TREE CLIMBING: Honest women from Fairlie and different matters | Life

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Our friend Georgia Walden, a newspaper columnist for the Commerce Journal based in northeast Hunt County, wrote the following.

“The NE corner always indulges in a good cause. One week will be glorious spring, sunshine and singing, next week it will be dripping rain and clinging mud, and this week the southern storms are sweeping our beautiful fields wildly, blinding poor old plowboys and powdering their faces with dirt and dust, swirling the ruthless students like so lots of autumn leaves as they wearily make their way to the monotonous country school; Even the young chickens spread their tiny wings and lay panting in the barn yard, not to mention the stunned housewife who was forced to “do her busy job” despite wind or weather. We almost never realized that we had felt the full meaning of the old song for the past ten days. “No matter what the weather, when the wind blows.” But we must be patient with our souls, and “spring would only be gloomy weather if we had nothing but spring.”

Impressive! Such delightful, almost poetic writing.

But that’s not all that appeared in the May 2, 1902 issue of the journal. Nothing like that entertains us today.

“Jardin, a parish in the northeast corner of Counties Hunt and Hopkins, Delta and Fannin, was alive Saturday night. A great music concert at the WF England residence brought together the beauty and chivalry of Jardin, Fairlie and Pecan, along with a host of temporary callers from other areas. The “most beautiful of the fair” were Misses Ownsby, Miss Lester and Miss Delia, who had a “study in brown” in a soft, lackluster, black costume made of mousseline and aced appliqué with their dreamy, shiny brown hair. to put some luck in a brown study. Miss Mag, with her beautiful golden hair in soft robes clad in blue and white, was adorable. As always, the Fairlie girls caused a stir. Misses Willie and Austina Hammer, Maude Abernathy, Alice Roundtree and Ella Mabry have fully confirmed Fairlie’s reputation as beautiful, stylish girls. Mr. Gardner, a pianist from Honey Groves, shared the honor for beauty and wit with the girls. Oh, how he can sing. Sang “Martha and John”, “Sparkling Sunday Night” and many other vocal jewels, much to his own satisfaction and the edification of his listeners. The instrumental music Ms. SH England played on the grand piano was perhaps good or bad; we only know that it could not be heard above the other noises – there was a perfect pandemonium; “Snap” that elegant game was playing in one room, teenagers chasing the buffalo in another, while the matronly crowd in the third vied to see who could say the highest.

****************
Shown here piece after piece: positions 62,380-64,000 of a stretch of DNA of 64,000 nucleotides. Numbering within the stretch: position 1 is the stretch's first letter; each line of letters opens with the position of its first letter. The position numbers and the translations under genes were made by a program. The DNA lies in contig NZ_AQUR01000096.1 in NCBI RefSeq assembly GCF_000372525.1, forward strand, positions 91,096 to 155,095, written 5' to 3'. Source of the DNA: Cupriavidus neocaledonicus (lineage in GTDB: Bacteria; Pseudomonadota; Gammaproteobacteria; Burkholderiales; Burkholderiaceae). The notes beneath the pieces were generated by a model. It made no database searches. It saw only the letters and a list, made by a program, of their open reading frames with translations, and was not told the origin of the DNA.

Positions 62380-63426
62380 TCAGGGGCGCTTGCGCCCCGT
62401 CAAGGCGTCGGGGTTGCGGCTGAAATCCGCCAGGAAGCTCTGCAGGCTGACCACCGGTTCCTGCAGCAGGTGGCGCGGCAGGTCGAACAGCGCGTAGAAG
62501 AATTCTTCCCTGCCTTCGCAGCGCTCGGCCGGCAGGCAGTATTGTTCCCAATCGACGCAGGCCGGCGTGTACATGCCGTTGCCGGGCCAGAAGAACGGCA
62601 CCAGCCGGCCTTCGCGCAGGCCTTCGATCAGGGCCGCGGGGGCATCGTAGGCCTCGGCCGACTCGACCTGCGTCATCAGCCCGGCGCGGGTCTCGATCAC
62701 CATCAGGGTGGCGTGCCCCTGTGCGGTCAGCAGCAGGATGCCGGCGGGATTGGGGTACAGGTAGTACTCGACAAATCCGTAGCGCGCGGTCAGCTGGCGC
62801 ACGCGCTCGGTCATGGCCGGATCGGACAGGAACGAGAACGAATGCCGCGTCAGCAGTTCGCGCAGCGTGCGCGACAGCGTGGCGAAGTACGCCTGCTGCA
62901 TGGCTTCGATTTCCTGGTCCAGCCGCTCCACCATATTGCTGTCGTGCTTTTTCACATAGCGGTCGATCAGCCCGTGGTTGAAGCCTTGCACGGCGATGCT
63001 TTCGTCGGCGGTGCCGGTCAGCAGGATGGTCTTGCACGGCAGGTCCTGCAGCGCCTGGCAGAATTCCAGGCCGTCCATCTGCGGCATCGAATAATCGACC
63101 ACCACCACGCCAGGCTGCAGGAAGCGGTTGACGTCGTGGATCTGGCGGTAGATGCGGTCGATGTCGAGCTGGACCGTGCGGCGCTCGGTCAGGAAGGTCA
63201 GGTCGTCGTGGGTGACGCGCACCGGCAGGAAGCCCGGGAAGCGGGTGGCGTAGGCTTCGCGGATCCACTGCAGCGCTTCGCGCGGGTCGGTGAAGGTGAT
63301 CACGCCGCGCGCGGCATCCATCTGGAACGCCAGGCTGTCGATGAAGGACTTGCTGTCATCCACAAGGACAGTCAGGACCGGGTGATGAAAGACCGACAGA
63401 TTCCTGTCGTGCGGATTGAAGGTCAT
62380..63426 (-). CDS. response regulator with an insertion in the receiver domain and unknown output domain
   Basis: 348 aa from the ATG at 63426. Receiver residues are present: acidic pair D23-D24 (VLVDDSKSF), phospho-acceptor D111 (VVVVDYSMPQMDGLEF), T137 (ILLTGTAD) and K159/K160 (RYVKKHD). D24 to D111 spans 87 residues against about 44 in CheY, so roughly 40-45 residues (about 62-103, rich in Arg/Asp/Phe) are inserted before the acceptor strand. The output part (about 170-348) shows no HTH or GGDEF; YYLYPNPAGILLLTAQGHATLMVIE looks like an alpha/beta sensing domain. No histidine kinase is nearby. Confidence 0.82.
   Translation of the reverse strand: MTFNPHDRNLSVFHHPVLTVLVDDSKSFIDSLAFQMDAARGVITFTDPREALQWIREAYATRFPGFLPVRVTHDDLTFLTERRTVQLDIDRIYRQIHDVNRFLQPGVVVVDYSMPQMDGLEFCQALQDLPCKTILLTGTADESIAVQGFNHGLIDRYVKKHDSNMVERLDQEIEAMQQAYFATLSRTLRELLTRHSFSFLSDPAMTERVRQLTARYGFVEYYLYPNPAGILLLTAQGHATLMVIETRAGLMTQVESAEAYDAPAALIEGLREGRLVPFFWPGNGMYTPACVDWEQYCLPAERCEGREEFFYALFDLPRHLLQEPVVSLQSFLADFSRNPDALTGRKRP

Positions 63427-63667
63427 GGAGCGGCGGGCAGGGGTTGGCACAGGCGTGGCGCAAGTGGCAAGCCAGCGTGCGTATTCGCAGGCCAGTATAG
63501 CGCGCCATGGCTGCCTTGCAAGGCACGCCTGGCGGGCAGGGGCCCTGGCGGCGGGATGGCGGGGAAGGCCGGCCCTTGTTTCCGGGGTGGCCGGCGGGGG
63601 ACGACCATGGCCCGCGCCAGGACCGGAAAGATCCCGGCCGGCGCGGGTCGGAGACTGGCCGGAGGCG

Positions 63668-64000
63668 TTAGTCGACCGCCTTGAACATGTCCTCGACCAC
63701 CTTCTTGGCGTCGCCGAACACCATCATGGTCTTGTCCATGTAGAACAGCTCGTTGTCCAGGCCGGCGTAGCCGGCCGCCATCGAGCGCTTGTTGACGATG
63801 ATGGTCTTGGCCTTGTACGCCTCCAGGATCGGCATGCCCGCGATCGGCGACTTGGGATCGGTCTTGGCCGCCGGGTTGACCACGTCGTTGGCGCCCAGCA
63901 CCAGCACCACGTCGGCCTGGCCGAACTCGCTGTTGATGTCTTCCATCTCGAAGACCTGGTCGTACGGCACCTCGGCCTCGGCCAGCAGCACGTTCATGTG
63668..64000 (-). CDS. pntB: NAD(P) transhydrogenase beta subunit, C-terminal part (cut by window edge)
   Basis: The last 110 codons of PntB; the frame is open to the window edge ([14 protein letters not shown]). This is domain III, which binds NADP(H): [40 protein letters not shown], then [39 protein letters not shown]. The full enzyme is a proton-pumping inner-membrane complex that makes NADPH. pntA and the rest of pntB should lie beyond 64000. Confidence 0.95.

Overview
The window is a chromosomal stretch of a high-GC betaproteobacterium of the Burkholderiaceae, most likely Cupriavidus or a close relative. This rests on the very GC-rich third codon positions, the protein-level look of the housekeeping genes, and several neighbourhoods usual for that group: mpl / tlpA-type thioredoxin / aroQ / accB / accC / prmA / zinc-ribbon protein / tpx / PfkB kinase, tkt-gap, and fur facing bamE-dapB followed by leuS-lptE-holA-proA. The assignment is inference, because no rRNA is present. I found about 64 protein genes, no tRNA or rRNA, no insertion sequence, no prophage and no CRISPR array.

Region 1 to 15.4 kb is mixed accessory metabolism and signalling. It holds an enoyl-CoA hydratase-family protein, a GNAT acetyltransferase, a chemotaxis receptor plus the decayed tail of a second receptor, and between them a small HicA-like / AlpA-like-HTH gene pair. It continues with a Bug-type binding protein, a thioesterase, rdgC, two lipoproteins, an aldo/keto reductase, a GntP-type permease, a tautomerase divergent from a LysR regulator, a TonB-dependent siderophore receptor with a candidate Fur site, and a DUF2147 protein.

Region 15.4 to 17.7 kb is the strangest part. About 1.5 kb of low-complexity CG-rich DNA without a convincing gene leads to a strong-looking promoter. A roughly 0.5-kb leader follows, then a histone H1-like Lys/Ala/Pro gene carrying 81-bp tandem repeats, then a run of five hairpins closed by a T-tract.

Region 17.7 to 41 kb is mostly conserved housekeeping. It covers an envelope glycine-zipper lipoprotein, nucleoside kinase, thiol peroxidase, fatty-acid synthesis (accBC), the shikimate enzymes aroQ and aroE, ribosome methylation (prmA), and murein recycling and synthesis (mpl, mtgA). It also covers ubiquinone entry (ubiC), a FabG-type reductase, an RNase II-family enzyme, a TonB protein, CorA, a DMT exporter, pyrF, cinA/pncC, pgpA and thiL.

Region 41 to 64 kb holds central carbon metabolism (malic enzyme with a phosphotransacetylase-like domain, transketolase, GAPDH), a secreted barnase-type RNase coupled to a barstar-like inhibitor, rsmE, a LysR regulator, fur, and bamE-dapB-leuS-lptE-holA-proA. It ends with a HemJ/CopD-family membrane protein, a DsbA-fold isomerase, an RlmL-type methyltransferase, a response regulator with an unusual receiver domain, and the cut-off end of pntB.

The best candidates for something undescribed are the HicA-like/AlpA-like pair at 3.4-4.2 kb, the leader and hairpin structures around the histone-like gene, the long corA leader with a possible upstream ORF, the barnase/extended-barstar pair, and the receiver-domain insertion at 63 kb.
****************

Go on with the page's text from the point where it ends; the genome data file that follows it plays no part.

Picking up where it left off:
We deeply regret the degeneration of Hunt Country to have a nominee for the county clerk. Our women are sure to come to the front, leaving femininity behind. When a woman rules a man in her house, she has everything she has got sense and nerve with. “

Quite a few opinions for the residents of North East Corner to digest!

Taylor is chairman of the Hunt County Historical Commission. She can be contacted at [email protected]